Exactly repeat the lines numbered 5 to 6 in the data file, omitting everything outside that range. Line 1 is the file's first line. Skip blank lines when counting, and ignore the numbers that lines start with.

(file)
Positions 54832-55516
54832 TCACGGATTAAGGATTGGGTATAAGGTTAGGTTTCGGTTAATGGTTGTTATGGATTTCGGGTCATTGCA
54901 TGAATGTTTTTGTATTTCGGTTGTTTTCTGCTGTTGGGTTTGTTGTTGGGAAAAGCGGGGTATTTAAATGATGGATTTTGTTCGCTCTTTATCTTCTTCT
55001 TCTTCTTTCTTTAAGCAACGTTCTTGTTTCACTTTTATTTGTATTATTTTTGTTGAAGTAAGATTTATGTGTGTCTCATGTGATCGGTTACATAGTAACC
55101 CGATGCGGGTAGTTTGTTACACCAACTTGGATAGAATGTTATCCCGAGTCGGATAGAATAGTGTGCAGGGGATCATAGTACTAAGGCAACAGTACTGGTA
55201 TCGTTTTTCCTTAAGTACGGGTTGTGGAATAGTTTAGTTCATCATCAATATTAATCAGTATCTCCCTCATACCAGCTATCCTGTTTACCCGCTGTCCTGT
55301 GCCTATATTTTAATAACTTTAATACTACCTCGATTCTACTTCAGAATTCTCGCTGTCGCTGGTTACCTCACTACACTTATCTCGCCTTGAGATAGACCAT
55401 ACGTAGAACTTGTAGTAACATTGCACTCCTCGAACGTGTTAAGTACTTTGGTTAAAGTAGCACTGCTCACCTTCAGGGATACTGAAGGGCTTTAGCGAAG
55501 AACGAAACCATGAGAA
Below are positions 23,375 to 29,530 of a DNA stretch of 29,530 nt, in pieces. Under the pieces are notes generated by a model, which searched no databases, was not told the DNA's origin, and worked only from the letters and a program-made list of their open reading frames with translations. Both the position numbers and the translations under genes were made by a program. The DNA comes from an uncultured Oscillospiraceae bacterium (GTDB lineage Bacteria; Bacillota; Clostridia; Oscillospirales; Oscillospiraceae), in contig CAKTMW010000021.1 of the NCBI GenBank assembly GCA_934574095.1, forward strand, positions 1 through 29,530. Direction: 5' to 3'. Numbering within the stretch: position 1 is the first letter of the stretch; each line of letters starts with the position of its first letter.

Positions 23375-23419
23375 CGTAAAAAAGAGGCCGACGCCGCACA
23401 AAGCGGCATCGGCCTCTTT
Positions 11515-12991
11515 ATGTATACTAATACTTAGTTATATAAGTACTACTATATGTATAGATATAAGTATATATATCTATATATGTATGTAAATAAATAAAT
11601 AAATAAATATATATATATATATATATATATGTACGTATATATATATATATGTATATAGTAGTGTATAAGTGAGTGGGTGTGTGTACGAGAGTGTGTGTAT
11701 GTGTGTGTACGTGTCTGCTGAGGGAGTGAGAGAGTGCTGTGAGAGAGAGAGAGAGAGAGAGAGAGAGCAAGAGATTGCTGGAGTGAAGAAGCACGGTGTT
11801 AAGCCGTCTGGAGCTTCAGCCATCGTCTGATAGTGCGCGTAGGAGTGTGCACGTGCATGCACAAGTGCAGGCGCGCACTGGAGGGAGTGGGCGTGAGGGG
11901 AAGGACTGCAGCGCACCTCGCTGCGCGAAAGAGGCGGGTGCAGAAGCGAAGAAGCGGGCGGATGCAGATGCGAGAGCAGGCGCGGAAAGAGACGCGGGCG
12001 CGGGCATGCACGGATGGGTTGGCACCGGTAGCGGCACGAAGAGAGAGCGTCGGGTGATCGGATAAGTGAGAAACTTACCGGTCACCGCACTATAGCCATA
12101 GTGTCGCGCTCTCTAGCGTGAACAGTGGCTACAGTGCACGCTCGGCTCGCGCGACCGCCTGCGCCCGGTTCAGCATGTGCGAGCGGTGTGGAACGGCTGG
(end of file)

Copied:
55101 CGATGCGGGTAGTTTGTTACACCAACTTGGATAGAATGTTATCCCGAGTCGGATAGAATAGTGTGCAGGGGATCATAGTACTAAGGCAACAGTACTGGTA
55201 TCGTTTTTCCTTAAGTACGGGTTGTGGAATAGTTTAGTTCATCATCAATATTAATCAGTATCTCCCTCATACCAGCTATCCTGTTTACCCGCTGTCCTGT